Allegations of inappropriate behavior by Garrison Keillor were more substantial than indicated in November when Minnesota Public Radio severed ties with him, according to a letter the network sent its members on Tuesday.
The letter from the network’s president, Jon McTaggart, said that MPR received a 12-page correspondence on Oct. 22 from the lawyer for a woman who had worked with Mr. Keillor on “A Prairie Home Companion” that described “dozens of sexually inappropriate incidents directed at her client over a period of years.”
The woman’s lawyer detailed “many of the alleged incidents, including excerpts from emails and written messages, requests for sexual contact and explicit descriptions of sexual communications and touching,” according to Mr. McTaggart. The woman has not publicly identified herself.
It was her allegations that prompted the network to open an independent investigation. “We told Garrison that we were doing so,” Mr. McTaggart said.
When the network dropped Mr. Keillor, it did not offer details beyond saying that there had been allegations of “inappropriate behavior.”
At the time, Mr. Keillor indicated that the allegations related to an incident in which he said he had put his hand on a colleague’s bare back. He said he had offered her an apology later, which he said she accepted.
But in his letter on Tuesday, Mr. McTaggart wrote, “In the allegations she provided to MPR, she did not allege that Garrison touched her back, but did claim that he engaged in other unwanted sexual touching.”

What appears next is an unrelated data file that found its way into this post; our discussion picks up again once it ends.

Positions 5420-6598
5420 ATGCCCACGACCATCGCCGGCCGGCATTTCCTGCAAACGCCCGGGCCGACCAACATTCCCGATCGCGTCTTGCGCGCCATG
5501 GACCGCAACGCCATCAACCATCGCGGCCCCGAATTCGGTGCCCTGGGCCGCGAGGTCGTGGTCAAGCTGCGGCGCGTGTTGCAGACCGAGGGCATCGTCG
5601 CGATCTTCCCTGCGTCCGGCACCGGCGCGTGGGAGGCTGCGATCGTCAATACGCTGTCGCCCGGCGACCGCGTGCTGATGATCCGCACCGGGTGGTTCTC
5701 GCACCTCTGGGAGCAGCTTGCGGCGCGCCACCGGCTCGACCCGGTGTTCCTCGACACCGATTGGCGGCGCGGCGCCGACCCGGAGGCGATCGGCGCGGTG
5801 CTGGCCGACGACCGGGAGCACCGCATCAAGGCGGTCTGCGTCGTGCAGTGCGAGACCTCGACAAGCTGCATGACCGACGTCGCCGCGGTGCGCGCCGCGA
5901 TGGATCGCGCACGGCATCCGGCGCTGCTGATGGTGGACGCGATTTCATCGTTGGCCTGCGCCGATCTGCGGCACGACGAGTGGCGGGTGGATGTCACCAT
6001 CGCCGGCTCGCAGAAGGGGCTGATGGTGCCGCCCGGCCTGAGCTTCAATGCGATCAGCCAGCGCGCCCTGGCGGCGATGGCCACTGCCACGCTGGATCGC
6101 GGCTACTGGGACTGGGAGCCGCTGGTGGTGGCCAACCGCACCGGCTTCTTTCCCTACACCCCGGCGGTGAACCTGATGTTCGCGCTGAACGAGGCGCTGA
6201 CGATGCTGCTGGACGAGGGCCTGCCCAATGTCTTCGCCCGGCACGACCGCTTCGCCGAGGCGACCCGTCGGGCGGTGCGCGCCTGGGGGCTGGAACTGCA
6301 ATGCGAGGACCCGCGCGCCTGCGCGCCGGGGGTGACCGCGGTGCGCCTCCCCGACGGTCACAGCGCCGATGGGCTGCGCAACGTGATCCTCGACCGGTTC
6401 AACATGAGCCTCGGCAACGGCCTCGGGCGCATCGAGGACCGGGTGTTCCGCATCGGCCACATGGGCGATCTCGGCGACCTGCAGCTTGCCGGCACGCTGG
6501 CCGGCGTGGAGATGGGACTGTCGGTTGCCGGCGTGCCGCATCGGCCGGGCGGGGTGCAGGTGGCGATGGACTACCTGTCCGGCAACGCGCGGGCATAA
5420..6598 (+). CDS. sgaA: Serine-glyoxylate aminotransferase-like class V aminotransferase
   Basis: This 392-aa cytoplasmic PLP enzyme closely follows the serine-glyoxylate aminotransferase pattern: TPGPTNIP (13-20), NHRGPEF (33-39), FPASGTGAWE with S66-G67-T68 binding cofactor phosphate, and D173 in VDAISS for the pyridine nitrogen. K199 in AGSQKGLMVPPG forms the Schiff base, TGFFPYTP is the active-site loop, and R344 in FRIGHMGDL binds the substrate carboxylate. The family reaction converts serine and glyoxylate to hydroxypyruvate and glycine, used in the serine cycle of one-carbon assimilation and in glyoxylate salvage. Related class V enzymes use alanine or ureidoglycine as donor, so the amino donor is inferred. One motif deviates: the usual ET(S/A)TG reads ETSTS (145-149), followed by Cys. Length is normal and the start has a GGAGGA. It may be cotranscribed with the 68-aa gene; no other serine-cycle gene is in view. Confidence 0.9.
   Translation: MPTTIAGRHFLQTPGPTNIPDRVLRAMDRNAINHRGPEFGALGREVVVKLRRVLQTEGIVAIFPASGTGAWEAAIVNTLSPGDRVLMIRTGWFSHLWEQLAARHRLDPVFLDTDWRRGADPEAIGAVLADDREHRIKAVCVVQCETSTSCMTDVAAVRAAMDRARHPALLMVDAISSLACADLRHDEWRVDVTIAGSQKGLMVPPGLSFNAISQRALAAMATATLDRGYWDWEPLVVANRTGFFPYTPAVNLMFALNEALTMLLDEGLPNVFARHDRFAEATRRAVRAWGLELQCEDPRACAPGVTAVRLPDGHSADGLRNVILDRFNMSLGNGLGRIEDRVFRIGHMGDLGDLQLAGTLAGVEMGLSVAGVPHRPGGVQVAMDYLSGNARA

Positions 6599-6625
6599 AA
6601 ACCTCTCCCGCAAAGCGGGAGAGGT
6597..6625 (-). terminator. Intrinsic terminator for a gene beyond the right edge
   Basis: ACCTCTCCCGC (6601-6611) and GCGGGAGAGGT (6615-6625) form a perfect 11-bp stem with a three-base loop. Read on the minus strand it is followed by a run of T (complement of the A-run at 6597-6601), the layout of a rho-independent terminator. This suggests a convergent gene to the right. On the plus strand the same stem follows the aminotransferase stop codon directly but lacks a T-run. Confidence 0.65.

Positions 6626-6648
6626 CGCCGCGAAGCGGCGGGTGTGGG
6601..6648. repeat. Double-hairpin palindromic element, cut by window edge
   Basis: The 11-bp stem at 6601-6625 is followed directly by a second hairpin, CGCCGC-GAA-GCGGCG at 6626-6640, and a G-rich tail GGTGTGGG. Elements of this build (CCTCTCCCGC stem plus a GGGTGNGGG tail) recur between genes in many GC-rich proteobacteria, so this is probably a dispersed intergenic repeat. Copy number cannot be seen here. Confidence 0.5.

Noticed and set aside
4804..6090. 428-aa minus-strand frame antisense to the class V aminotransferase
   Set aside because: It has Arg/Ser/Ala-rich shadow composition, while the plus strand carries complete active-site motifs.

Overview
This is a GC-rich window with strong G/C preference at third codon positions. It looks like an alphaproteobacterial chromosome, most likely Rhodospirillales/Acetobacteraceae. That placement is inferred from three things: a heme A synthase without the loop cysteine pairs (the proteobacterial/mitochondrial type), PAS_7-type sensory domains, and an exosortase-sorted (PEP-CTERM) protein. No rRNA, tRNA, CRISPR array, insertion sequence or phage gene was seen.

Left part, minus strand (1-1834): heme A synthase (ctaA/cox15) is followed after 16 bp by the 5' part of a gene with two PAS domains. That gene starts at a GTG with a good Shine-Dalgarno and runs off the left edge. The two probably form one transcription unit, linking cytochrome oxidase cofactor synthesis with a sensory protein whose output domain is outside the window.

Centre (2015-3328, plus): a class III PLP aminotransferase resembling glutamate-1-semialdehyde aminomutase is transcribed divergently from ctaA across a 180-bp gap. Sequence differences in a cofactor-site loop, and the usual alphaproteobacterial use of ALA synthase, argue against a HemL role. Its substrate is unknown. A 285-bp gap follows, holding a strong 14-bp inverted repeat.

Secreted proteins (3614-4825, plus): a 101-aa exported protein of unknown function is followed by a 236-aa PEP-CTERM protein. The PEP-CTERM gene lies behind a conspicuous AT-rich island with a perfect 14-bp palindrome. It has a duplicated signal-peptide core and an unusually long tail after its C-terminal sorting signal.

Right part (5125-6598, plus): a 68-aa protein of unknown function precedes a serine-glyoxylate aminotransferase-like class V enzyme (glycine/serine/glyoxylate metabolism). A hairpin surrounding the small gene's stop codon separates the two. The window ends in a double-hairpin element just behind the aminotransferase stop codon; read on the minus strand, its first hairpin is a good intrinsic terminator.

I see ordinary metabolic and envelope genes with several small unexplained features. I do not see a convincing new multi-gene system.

The network said that before it decided to sever ties with Mr. Keillor, he was informed of the claims and responded to them with his lawyer present.
It also said that its lawyers tried multiple times to access Mr. Keillor’s computer, emails and text messages to aid in the investigation, but were unable to do so.
“To date, all requests to review Garrison’s emails and texts related to this matter have been refused by Garrison or his attorneys,” Mr. McTaggart said.
Mr. Keillor, 75, in a statement emailed to The New York Times late Tuesday, painted a far different picture of the allegations and MPR’s investigation of them. He said that MPR’s letter to listeners “was in response to a blizzard of anger, all of it richly deserved, after MPR expunged shows that people loved.”
Mr. Keillor said that the woman whose lawyer filed the complaint remained friendly with him after the alleged incident; that the complaint drawn up by her lawyer was “a highly selective and imaginitive piece of work”; and that MPR had “depended on the complaint, it never spoke with me or to the complainant.”
(Excerpt) Read More in: The New York Times